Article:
• BBC director general Tim Davie issued an apology, saying they let down the royal family, Princess Diana and audiences
  • He said the network will never again broadcast Princess Diana's controversial 1995 "Panorama" interview
  • The apology came after an investigation looked into the tactics used by journalist Martin Bashir to secure the interview with Diana

BBC issued a formal apology to Prince Charles, Prince William and Prince Harry over Princess Diana's infamous interview with journalist Martin Bashir nearly three decades ago.

BBC director general Tim Davie released the statement via the network's website Thursday, more than a year after an independent investigation looked into the tactics used by Bashir to secure Princess Diana's 1995 "Panorama" interview.

"It is a matter of great regret that the BBC did not get to the facts in the immediate aftermath of the program when there were warning signs that the interview might have been obtained improperly. Instead, as The Duke of Cambridge himself put it, the BBC failed to ask the tough questions. Had we done our job properly Princess Diana would have known the truth during her lifetime. We let her, The Royal Family and our audiences down," read the statement from Davie. "Now we know about the shocking way that the interview was obtained I have decided that the BBC will never show the program again; nor will we license it in whole or part to other broadcasters."

The apology was issued shortly after Tiggy Legge-Bourke, who was Prince William and Prince Harry's nanny throughout their childhood, won a defamation case against the network in the London High Court Thursday.

The 57-year-old former royal caretaker sued the BBC over claims in the 1995 interview that she had an affair with Prince Charles and received a "substantial" sum from the network.

"I would like to take this opportunity to apologize publicly to her, to The Prince of Wales, and to the Dukes of Cambridge and Sussex, for the way in which Princess Diana was deceived and the subsequent impact on all their lives," Davie continued.

The interview with Princess Diana will "remain part of the historical record and there may be occasions in the future when it will be justified for the BBC to use short extracts for journalistic purposes," the BBC chief added. "But these will be few and far between and will need to be agreed at Executive Committee level and set in the full context of what we now know about the way the interview was obtained. I would urge others to exercise similar restraint."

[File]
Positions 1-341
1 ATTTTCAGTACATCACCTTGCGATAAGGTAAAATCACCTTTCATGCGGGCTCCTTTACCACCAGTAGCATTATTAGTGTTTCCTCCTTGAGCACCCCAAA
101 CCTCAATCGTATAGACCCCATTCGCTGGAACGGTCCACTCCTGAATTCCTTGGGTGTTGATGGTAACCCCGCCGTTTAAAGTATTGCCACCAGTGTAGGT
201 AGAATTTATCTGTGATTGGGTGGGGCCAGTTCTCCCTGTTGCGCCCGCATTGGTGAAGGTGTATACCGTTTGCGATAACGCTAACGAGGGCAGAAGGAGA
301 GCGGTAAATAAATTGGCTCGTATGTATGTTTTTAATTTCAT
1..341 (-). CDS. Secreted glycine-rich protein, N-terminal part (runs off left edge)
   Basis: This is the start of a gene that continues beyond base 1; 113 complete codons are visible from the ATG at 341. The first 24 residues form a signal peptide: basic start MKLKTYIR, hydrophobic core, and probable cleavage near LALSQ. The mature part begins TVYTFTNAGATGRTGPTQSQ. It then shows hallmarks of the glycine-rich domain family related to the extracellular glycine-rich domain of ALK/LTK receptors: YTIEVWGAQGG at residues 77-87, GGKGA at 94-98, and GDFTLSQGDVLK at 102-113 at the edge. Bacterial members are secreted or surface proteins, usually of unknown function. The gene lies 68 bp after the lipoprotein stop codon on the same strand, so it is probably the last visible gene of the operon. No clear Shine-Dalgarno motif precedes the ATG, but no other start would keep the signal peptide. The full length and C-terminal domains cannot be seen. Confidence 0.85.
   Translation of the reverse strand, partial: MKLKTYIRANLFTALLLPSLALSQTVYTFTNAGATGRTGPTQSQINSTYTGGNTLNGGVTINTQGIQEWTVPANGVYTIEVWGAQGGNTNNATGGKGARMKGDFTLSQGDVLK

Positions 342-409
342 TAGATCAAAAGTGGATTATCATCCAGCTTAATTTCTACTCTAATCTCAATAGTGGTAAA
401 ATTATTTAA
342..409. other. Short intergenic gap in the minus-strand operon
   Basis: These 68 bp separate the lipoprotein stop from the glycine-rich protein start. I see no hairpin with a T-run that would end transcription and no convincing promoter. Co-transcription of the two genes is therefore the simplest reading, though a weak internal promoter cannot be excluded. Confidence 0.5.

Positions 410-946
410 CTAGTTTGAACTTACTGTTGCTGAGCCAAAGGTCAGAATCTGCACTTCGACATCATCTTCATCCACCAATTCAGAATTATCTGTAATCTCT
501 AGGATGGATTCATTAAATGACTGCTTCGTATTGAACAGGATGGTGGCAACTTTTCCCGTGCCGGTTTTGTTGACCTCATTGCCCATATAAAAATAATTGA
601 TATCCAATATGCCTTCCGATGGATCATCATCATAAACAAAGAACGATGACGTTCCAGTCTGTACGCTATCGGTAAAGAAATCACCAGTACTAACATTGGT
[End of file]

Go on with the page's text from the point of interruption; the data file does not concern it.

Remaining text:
In her 1995 interview, Princess Diana opened up about her battle with bulimia and shared details about her tense marriage to Prince Charles. The former couple separated in 1992 and finalized their divorce in 1996, one year before the Princess of Wales was killed in a car crash in Paris.

In November 2020, BBC announced that it asked former British Supreme Court Judge John Dyson, Lord Dyson to begin an independent investigation into the 1995 interview.

The inquiry later found that Bashir acted in a "deceitful" way and fabricated documents, including bank statements, to obtain the interview with Princess Diana. Bashir showed the fake records to Earl Spencer, Princess Diana's brother, so that he would introduce the journalist to her and persuade her to agree to give the interview.

The BBC "fell short of the high standards of integrity and transparency which are its hallmark," the inquiry found.

Both Prince Harry and Prince William received letters of apology from the BBC over Bashir's conduct and subsequent cover-up 25 years later.

In response to the investigation's findings, the Duke of Sussex said in a statement that he felt his mother was exploited.

The Duke of Cambridge issued his own statement, saying he felt that Princess Diana was failed by "a rogue reporter" and the leaders at BBC and asked for the interview to never be aired again.

"It is my firm view that this Panorama program holds no legitimacy and should never be aired again. It effectively established a false narrative which, for over a quarter of a century, has been commercialized by the BBC and others," the future king said.

Prince Charles Prince William and Prince Harry
Prince Charles, Prince William and Prince Harry visit the tunnel and trenches at Vimy Memorial Park during the commemorations for the centenary of the Battle of Vimy Ridge on April 9, 2017 in Vimy, France. Getty Images/Tim Rooke